An Insider's Look at Mormon Culture

Last week, our Silver Sneakers yoga class, with mostly
Mormon members, ended with a 20 minute meditation time while instructors
rotated the room giving shoulder rubs. Soft music played, the lights were
dim—perfect time for meditation and reflection. Within a few minutes a couple
of women on the back row started whispering. Had I been closer to them, I’d
have been tempted to ask if they thought they were in Relief Society.
Obviously, my meditation skills are too undeveloped to screen out background
distraction. After ten minutes, many others became restless. Some members quietly put away their equipment and left class to go “do something.”

Mormon culture values action over contemplation. “Lengthen
your stride” and “Do it” are heritages from Spencer W. Kimball. “An idle mind
is the devil’s workshop” and “Idle hands make mischief” may not be quoted in
church anymore, but that message is encoded in Mormon DNA as we work our way toward  the celestial kingdom.

Magnifying Church callings, home teaching, visiting  teaching, temple work, genealogy,welfare assignments, cleaning the building, 
helping needy members with yard and housework, bringing dinners—
the list is  endless. And all these tasks must be accomplished in addition to supporting and caring for a large family.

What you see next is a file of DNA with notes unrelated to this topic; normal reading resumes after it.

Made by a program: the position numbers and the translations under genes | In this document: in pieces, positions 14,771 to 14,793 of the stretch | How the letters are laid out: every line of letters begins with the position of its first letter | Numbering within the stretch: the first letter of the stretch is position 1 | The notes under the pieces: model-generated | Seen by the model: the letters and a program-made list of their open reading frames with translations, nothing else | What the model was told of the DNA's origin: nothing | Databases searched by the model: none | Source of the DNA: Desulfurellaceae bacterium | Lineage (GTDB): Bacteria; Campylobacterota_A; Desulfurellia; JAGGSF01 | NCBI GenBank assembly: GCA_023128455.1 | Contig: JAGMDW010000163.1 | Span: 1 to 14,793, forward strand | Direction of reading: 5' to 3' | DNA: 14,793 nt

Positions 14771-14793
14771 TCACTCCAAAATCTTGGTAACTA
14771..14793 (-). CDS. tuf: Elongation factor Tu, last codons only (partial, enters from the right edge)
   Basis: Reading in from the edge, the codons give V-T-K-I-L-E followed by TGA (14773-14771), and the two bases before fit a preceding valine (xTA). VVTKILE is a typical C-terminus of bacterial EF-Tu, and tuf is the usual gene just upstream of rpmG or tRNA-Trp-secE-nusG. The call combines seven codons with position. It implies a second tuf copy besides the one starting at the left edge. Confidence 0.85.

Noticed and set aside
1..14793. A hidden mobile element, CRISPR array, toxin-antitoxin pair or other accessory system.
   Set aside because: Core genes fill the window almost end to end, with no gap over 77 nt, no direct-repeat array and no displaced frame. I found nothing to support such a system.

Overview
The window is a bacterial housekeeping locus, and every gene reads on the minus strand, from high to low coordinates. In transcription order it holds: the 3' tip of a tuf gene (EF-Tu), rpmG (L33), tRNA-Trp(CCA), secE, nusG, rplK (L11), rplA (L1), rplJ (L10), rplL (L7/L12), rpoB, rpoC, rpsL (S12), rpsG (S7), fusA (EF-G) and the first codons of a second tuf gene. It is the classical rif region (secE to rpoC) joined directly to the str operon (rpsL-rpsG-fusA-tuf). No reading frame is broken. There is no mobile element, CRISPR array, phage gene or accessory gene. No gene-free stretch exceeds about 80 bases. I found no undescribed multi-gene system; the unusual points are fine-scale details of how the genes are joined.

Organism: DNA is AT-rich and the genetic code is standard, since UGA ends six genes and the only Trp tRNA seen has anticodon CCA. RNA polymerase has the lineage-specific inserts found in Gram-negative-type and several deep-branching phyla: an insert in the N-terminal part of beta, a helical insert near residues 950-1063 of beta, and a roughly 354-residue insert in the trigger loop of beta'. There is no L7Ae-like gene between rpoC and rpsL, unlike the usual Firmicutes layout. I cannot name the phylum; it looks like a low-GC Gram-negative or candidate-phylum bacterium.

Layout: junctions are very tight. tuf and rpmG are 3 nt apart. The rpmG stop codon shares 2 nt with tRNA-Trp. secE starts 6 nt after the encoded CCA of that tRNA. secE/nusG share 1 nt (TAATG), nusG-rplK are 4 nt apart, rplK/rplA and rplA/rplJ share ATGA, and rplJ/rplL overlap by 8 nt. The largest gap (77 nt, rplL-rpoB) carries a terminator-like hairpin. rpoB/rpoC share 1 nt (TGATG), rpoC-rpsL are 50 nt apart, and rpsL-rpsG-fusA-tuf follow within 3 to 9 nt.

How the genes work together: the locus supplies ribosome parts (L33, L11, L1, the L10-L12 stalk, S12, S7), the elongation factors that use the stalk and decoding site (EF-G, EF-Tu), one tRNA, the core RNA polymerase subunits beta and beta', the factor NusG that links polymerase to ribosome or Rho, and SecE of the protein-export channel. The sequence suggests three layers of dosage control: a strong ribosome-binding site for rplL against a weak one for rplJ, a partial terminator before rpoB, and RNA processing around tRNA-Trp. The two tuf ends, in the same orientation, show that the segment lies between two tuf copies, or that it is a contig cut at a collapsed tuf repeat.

The exception to this treadmill of über-activity is the  3-hour block—
which often feels like a 9-hour block. If not teaching or leading
in one of the meetings, a member is expected to sit quietly for three hours
with only two 10-minute breaks. This could be the perfect time for Mormons to
practice meditation—unfortunately, closing the eyes in church meetings, unless
accompanied by gentle snoring, is frowned upon.  Texting and internet surfing are also frowned  upon, but gazing at a phone hidden in the lap is less noticeable than sitting  with closed eyes,cupped hands, and serene countenance.

Other than the 15 minutes allotted to passing the sacrament on Sundays, Mormon culture allows precious little time for contemplation.
The 3-hour  block was originally proposed as a way of freeing families
from weekday  meetings, although Primary, YM/YW and Relief Society still hold many activities during the week. Maybe,like setting Monday nights
aside for the families, Mormons need to set aside a
time to, as the Psalm tells us, “Be still and know that I am God.”

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